With the majority of the days hiking over we had a short route down to the fjord. Originally we had planned to camp at the bottom, but given that there was still plenty of daylight left we thought it would be better to crack on. I have to say, I was pretty excited about packrafting again and getting the weight off my feet!.
We started rafting with the wind at our backs and the outgoing tide helping us further. We barely even paddled but still managed to go a few miles an hour. We made camp at Issortusut, part way to Aappilattoq, which we planned to reach the following day. We spent our evening enjoying our surroundings and looking for compositions on the nearby river.
A magical sunrise greeted us the following morning. The opportunities for strong images were a little limited in the local area and, not having anticipated the light I was caught a little off guard. Ultimately the image is a little disappointing but I had long since come to realise that this trip was more about the experience than the images.
What started as an incredibly colourful sky soon became a plain, overcast sky. We packed up the tent (which was starting to get incredibly repetitive by this point) and paddled out onto calm waters, staying close to the cliff edges to give a sense of speed!
We didn’t really know what we would find at Aappilatoq – information on these remote Greenlandic settlements is comparatively thin on the ground. Stopping in this tiny village was one of our best decisions.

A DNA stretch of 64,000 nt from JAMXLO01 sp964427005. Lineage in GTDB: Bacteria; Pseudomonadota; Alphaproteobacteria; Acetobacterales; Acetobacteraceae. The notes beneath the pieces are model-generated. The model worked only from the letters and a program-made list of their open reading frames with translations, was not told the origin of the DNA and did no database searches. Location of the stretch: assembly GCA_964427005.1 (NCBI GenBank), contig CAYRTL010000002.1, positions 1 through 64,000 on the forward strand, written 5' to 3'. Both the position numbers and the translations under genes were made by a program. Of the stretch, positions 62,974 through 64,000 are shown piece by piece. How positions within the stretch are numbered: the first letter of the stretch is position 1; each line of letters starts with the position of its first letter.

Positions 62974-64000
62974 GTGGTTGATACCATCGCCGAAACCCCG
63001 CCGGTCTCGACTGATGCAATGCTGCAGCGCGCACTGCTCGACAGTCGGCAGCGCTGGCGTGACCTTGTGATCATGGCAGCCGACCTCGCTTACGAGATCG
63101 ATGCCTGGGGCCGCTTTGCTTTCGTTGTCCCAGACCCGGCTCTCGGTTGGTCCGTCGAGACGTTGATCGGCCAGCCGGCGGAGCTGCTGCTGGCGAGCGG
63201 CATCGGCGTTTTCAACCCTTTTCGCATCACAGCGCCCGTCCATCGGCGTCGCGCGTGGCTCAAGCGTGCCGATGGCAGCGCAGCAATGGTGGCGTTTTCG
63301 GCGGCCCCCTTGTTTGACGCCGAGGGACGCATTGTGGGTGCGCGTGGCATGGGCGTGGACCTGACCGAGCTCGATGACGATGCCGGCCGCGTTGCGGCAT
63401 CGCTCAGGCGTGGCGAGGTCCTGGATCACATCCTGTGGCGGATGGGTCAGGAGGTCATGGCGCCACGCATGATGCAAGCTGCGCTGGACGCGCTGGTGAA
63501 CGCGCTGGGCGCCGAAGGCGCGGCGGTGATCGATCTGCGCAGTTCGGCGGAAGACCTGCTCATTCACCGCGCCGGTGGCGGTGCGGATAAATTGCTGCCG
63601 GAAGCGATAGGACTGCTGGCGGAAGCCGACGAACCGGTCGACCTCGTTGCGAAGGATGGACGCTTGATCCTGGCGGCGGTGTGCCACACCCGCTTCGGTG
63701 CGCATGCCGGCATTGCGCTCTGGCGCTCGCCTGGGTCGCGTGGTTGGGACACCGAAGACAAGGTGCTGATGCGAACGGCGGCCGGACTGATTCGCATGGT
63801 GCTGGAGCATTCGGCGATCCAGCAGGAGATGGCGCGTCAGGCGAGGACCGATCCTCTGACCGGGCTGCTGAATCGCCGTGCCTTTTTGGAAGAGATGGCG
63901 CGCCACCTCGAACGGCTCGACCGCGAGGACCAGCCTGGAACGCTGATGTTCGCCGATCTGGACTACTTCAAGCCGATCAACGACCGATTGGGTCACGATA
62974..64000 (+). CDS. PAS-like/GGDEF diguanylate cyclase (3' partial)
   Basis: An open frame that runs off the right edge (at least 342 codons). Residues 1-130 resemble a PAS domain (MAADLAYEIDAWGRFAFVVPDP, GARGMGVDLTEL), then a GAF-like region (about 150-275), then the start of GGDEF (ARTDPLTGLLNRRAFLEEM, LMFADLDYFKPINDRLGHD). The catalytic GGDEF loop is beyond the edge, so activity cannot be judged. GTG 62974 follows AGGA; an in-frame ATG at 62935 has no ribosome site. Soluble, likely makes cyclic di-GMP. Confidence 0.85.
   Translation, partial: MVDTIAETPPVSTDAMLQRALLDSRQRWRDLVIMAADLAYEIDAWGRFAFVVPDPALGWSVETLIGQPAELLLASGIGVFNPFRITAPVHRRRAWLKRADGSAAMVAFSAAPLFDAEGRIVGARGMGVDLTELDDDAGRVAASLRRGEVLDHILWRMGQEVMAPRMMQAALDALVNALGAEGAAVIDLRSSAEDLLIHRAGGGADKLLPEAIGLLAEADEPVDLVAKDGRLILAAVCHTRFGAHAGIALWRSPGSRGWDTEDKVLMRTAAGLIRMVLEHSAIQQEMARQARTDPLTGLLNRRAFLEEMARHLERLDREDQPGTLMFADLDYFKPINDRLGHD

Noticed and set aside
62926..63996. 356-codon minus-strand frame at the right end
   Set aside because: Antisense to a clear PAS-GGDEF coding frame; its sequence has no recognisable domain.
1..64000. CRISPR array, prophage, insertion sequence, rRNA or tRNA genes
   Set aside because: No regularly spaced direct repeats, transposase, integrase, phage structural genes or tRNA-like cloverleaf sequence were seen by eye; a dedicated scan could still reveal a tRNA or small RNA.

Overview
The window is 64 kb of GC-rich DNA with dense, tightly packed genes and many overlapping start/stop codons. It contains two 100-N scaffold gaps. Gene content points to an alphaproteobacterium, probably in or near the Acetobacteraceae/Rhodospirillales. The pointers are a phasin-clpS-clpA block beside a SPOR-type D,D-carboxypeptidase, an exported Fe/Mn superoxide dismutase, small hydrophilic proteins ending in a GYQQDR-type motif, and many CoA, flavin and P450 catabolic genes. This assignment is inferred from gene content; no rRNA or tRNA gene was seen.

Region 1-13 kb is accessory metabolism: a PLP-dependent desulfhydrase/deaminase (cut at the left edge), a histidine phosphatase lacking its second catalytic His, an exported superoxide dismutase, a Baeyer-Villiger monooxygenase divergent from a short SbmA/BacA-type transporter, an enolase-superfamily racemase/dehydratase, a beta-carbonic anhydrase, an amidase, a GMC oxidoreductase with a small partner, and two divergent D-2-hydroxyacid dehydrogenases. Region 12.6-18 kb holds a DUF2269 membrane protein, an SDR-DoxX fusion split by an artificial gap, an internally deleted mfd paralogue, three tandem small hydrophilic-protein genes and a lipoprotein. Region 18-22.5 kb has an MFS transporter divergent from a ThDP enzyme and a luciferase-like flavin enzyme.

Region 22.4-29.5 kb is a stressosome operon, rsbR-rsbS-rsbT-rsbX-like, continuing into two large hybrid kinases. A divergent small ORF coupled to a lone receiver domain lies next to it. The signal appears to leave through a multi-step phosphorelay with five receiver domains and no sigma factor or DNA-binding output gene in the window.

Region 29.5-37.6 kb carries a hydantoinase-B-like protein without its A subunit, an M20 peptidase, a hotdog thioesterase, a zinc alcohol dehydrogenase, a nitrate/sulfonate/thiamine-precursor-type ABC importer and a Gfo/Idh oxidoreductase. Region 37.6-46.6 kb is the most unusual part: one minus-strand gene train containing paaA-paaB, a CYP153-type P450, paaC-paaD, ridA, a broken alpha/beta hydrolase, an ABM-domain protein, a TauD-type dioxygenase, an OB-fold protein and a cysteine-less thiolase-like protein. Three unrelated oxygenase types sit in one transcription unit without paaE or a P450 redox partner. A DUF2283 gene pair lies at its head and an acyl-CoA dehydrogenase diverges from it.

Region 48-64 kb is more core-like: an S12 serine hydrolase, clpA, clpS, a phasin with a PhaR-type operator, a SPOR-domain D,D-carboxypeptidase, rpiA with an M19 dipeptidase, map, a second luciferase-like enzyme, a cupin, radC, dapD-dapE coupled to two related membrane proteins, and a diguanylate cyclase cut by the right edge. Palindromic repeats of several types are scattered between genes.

We pitched our tent on the edge of the village and within minutes were invited to a 66th birthday party. It would have been rude to refuse and we were soon crammed into a tiny living room full of people. Photos covered the walls and the overall decoration felt dated yet cosy. Each of these tiny houses had room for a living room, a small kitchen and a tiny bedroom or too. Some had showers, but many made do with the communal facility.
For most of the time we stood there like lemons, smiling and wishing we could speak a single word of Greenlandic. Fortunately one of the men in the room, Seth, did speak very basic English and we chatted a little. When we showed everyone our plans for the following days they looked concerned “Bear here two days” was one phrase that caught our ears. After a while trying to figure out exactly what was being said, we discovered that two days previously a polar bear had been seen swimming in the fjord. They asked if we had a gun.